Toyota’s Full-size Hybrid Sedan Leads in MPG
Toyota is the undisputed sales leader of hybrid technology vehicles, so it only makes sense they would put a hybrid in their full size car, the Avalon. What makes this competitively advantageous is that Toyota offers the only full-size non-luxury hybrid, resulting in
the Avalon being the category’s fuel economy leader by a sizeable margin.
Toyota also makes the midsize sales leader in hybrid form, the Camry. So the question becomes: Is a bit more leg room worth the higher cost of the larger Toyota hybrid?
The front-wheel drive Avalon Hybridis powered by Toyota’s Hybrid Synergy Drive system, which combines a 2.5-liter, 16-valve double overhead cam (DOHC) gasoline-powered, in-line 4-cylinder engine and a 105-kW electric motor with a nickel-metal hydride (NiMH) battery for energy storage. The two power sources produce a combined peak output of 200 hp and 156 lb-ft of torque through a very smooth electronic Continuous Variable Transmission, or CVT. This is the same drivetrain offered in the mid-size Toyota Camry Hybrid.
Fuel economy for the Avalon Hybrid is rated at 39 highway/40 city with a combined of 40 mpg. Running on regular unleaded, I drove 340 mostly highway miles and averaged 38.8 mpg but did not come close to using all 17 gallons in the tank. At my fuel consumption rate I could have traveled almost 660 miles.
To maximize fuel economy, Toyota’s Hybrid Synergy Drive automatically switches between the electric drive mode, combined electric and gasoline engine mode and only engine power. The transitions are seamless and smooth and can be monitored by viewing the dash gauges.
The Avalon Hybrid has three drive settings: Sport, EV and Eco, with Eco being the default setting for optimal fuel economy, and an auto-stop feature that temporarily turns off the gasoline engine (and puts the car into EV mode) to save fuel when coming to a halt. Taking your foot off the brake pedal automatically and seamlessly restarts the engine.
The NiMH battery is charged by the engine and through the regenerative charging system, which converts kinetic energy into electric energy and stores it in the battery when applying the brakes or coasting. This process also can be viewed on a dash gauge where you can watch the power flow into and out of the battery and engine.
Driving Experience: On The Road
The Avalon Hybrid weighs in at 3,585 lbs., which is only 124 lbs. more than the gasoline-powered, base model Avalon XLE. This is a small weight difference considering the added hybrid components.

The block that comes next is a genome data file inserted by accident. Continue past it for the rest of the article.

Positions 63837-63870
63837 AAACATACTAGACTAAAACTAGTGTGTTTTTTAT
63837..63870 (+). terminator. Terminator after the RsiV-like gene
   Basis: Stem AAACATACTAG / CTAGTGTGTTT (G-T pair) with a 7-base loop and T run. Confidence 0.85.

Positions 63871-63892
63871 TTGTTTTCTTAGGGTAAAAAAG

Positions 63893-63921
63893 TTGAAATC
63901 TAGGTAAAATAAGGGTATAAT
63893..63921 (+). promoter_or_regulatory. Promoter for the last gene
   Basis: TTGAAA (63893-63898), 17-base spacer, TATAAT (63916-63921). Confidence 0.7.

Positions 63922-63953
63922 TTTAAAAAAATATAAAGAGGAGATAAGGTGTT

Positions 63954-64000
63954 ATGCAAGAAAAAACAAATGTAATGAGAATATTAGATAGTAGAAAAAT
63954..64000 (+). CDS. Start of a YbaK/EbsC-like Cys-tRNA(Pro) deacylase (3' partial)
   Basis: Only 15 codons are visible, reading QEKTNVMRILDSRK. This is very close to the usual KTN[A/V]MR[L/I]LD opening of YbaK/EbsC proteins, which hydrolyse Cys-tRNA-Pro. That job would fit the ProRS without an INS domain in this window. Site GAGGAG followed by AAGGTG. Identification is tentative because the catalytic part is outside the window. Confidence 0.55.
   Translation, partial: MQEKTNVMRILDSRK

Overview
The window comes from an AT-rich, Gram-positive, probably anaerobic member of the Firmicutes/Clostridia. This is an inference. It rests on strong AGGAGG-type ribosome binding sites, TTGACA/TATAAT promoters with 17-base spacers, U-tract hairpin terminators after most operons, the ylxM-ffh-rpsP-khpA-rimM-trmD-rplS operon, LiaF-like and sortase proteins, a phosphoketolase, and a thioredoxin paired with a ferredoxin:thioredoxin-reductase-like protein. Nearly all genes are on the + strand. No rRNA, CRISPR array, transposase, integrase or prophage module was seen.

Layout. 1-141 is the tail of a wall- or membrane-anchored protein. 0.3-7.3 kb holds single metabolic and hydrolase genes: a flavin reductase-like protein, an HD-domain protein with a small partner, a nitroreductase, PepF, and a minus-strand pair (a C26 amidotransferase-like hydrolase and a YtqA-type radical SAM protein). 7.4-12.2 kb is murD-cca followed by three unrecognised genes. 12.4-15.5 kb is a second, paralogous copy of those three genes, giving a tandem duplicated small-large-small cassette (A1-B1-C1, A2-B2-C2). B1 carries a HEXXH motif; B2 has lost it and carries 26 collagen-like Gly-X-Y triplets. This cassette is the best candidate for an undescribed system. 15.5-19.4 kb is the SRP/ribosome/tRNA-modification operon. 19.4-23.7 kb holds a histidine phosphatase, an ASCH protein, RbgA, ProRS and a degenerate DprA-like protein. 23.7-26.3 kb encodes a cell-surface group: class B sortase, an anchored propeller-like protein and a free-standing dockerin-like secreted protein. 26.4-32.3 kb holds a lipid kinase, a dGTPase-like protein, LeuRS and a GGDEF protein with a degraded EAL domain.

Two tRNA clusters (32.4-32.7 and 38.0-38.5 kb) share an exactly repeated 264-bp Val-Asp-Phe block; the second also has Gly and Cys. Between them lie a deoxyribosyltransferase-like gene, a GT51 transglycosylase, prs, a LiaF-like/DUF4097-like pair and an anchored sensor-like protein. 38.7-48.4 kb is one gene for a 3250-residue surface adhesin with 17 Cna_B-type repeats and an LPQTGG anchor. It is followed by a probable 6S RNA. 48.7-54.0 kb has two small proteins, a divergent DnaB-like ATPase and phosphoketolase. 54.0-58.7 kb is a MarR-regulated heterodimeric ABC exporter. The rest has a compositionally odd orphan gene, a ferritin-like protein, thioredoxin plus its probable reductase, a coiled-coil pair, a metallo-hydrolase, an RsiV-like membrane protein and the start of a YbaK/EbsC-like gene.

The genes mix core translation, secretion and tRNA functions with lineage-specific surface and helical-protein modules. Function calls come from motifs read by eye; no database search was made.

As mentioned, the Avalon Hybrid has three drive modes going through the CVT. For best fuel economy the Eco mode reduces horsepower slightly but, when needed, is easily over-ridden to accelerate to change lanes or pass cars and trucks. The EV mode is for short distances and slow speeds and is most noticeable when in parking lots or pulling away from your home, office or a stoplight.
The most responsive drive mode is Sport, where the CVT is held in a RPM range longer than in Eco. I was impressed with the consistency of how the CVT and the engine’s computer management system are so well programmed and work together. Tromp on the accelerator and whoosh…off you go to 80 in a couple of seconds.
For those of you that have never driven a CVT, you should give it a try. I like them for their smooth operation, never feeling a gear shift, and fuel economy. As auto manufacturers constantly search for ways to increase fuel economy, more will be introducing the CVT into their vehicles.
The Avalon Hybrid XLE Premium comes with 17-inch alloy wheels and all-season tires, electrically power-assisted rack-and-pinion steering, front independent suspension with MacPherson struts and stabilizer bar, and dual-link independent rear MacPherson struts with a stabilizer bar. All this delivers a smooth and quiet highway ride with little wind noise. The Avalon Hybrid is not designed to be a sports sedan and wouldn’t necessarily be considered fun to drive, but unexpected freeway maneuvers and tight cornering were done with confidence. For a full-size sedan the Avalon Hybrid delivers a very nice, comfortable ride.
In my unscientific testing, the Avalon Hybrid ran just under nine seconds from 0 – 60, which is respectable for a full-size sedan. Another test revealed only about one second faster acceleration in Sport versus Eco, so off-the-line isn’t where the hybrid and CVT combination shine. Where you will notice it, as previously noted, is at freeway speeds where a CVT gets that done quickly and smoothly, finding the right powerband without ever feeling a gear shift.
But going fast is worthless if you can’t stop. The Avalon Hybrid comes with Toyota’s Electronically Controlled Brake system (ECB), which includes power-assisted disc brakes with ABS, part of Toyota’s Integrated Regenerative Braking system. The stops were straight and consistent, but at low speeds the brakes were, at times, a bit touchy, which the dealer service department may be able to dial out. Also, when coming to a stop, the combination of the regenerative braking and the hybrid motor made a noticeable whine.
Driving Experience: Interior
Clean Fleet Report was driving the base model, but nicely appointed, Avalon Hybrid XLE Premium. There are two higher optioned (and priced) versions: XLE Touring and Limited. The XLE Premium package included ivory-colored, power-adjustable, leather-
trimmed eight-way heated driver (with power lumbar) and four-way heated passenger seats. After a bit of time playing with the power adjustments, a comfortable seating position was found, which included raising the seat that resulted in excellent sight lines. Features also include what are now considered to be standard equipment on many cars–power windows and door locks, 12V power outlets, auto-dimming rearview mirror, Homelink, cruise control, heated outside power mirrors, smart key system for the doors and trunk, push button start and illuminated entry.